So, those are two more hints about headaches, but I’m going to now bring it back into sleep because I think sleep is really important, and I want to make sure we have a few minutes for that. Again, people do not have the money to buy new mattresses, new pillows; people in treatment don’t necessarily have the best equipment in terms of being able to sleep. What I suggest for people is — any kind of pillow you have, take a towel and roll it up with rubber bands on it, slip it in the pillowcase and support your neck better, so that if you sleep on your back, your neck is very supported. When people sleep on their stomach, that’s pretty much — in my 32 years’ experience — a sign that they’ve had trauma in their body, because this is what’s protected.
If they sleep on their side, that’s still a good thing, but people have issues with their arms and are numbing in their arms from breaking, leaning on the nerve pathways so that the circulation stops.
I just want to make it really simple. When you sleep, you can use a fan or you can use your radio or whatever to help you sleep and be able to not have that hypervigilance to make your back more comfortable. Sleeping on your back is the best thing for your back. I have people roll up a blanket, put in a pillowcase and put it under their knees because that stretches your back out. These are all things you can do with very little money. When you sleep on your stomach, you’re really compressing your vertebra, but it’s an understandable response to trauma. When you sleep on your side, try not to sleep with your hip all hiked up above your waist, because that kind of torques your hips, and most of us aren’t getting enough exercise for the hips to be put through that. But all of that is helpful in terms of sleep.
I do want to just say a couple of minutes about the essential oils that I gave you a list of. So, I have to tell you that a lot of complementary medicine is pretty bogus. People are coming out here like everything else and trying to get you to sign up for these big things that cost a lot of money that you will be certified in, in terms of your practice. You need to be very careful with essential oils. They are medicine; they are like medicine. Some of them, like bergamot that you see up here in the “counter depression” — bergamot is what’s used in suntan lotion. If you put bergamot oil directly onto your skin and walk outside, you’re going to get a third-degree burn. There are certain oils that cannot be used together or used with people who are pregnant. There are certain oils that are not helpful for a lot of things, but I did want to give you some opportunity to look at some oils that you can start looking up and start with one. If you were to start with one oil at all that you wanted to use, it would be lavender. And some of the other presentations I’ve done, lavender is really helpful for headaches.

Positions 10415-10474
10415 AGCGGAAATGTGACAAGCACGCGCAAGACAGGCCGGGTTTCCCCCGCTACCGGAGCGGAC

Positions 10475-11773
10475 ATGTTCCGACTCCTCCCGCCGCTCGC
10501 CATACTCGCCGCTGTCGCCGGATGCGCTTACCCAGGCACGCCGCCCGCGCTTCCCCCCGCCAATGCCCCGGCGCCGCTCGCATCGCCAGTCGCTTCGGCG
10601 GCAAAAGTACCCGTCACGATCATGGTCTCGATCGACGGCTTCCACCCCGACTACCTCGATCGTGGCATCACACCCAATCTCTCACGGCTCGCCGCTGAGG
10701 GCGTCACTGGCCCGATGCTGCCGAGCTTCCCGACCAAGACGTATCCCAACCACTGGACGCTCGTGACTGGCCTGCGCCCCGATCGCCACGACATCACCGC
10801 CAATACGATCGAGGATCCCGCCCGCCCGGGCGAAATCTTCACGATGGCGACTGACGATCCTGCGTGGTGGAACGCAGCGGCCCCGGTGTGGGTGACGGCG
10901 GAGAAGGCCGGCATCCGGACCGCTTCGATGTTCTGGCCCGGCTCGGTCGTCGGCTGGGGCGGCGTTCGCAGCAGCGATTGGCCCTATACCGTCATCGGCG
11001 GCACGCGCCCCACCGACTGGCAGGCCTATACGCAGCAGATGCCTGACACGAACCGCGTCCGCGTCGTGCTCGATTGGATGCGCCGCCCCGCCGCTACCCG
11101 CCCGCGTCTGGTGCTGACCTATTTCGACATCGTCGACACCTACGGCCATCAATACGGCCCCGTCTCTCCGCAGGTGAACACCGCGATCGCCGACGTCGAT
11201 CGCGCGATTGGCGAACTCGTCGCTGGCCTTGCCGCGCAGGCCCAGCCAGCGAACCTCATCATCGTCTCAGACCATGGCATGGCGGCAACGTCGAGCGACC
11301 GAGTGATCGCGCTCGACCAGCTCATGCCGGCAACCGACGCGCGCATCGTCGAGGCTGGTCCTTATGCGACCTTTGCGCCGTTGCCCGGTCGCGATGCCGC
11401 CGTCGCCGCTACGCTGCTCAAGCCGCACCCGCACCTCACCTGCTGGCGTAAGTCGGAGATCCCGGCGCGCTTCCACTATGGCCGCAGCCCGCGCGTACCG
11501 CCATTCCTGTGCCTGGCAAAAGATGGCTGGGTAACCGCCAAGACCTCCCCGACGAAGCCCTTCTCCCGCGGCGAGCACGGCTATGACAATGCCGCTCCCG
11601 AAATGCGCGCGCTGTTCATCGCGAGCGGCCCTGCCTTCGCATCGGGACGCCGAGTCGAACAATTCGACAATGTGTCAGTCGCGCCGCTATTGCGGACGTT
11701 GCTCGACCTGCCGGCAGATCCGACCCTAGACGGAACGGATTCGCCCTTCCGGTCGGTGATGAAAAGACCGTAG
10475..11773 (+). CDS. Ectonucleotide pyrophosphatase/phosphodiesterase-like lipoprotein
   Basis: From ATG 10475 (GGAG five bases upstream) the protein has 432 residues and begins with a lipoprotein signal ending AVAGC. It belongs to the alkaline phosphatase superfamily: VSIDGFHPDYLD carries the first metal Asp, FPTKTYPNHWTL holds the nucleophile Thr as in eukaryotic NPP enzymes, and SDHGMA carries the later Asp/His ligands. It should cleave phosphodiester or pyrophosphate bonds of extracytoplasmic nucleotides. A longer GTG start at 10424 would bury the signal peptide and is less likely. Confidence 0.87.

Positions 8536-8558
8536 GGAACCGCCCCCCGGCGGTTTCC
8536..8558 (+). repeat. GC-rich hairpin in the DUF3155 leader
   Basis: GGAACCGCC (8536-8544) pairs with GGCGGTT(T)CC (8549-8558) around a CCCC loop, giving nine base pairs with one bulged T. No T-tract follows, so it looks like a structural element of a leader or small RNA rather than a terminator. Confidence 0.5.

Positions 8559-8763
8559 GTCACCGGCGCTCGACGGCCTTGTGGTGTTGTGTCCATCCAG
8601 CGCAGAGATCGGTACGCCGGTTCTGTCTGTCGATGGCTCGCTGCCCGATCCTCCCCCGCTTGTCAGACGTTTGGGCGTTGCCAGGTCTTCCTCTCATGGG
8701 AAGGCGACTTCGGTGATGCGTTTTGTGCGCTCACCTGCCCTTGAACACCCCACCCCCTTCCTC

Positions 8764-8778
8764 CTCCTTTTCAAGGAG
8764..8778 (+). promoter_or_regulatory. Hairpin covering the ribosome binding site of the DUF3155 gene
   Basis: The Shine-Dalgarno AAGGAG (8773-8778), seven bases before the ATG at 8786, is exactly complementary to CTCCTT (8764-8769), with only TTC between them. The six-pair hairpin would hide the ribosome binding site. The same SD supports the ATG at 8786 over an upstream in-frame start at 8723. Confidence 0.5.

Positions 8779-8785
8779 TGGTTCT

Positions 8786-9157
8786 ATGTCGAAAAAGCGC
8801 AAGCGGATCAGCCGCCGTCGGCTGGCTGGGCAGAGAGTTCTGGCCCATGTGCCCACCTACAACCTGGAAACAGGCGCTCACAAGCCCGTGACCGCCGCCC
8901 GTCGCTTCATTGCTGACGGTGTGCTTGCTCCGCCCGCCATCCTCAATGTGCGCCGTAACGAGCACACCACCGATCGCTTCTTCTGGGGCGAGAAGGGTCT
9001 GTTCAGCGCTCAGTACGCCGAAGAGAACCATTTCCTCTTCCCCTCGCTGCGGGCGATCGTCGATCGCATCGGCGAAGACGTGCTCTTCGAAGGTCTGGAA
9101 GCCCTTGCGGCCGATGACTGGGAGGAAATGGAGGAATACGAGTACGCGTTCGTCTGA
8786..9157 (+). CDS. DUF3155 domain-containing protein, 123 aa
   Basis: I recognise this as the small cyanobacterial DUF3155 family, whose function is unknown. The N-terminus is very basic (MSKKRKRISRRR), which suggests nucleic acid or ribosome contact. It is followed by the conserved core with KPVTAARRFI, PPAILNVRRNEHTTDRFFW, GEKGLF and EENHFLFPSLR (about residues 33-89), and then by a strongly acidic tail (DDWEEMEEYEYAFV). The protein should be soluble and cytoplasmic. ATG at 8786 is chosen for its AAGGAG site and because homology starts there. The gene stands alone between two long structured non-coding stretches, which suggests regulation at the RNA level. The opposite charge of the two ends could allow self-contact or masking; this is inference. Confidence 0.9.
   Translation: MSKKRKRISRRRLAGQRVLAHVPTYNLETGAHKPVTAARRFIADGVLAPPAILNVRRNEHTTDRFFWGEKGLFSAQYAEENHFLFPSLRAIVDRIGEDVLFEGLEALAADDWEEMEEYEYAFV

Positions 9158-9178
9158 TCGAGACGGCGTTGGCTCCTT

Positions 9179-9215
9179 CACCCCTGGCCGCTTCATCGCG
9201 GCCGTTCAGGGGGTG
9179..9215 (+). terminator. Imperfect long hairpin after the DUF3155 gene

You put a little bit on the base of your skull and it just relaxes your body. It’s good for insomnia. When I worked in the world of HIV and AIDS and people’s bodies were deteriorating, we put some of the lavender water in their sheets. I’d always leave a bottle because when we feel bad about how we feel, and then when people are going through withdrawal, they’re not feeling really great about their bodies. So, having that lavender will at least keep them calm and maybe diminish some of the personal feelings that they’re going through so that they can just kind of focus on where they need to go to.
Basil is a great oil for remembering things. When you have people in recovery, a lot of times, their memory issues aren’t great; basil is really good for that. Clary sage is good for that to raise your spirits. I will share with you that rose, sandalwood, jasmine, neroli are very expensive oils. You’re not going to want to use them. The chamomile for the immune system — we grow chamomile here. You can buy bulk chamomile, just drink the tea. That’ll be very good for you, but all of these are way more than I can explain to you today, but I hate people going out and spending, again, a lot of money on things. As much as I don’t like supporting Amazon, they have a very cheap oil diffuser. When you have a group room or you have an office, if people don’t have allergies, it’s really interesting. I’ve set up two aromatherapy projects for Alzheimer’s facilities, and there’s oils that you can use that you get people to engage more and there’s oils that cause them to relax more.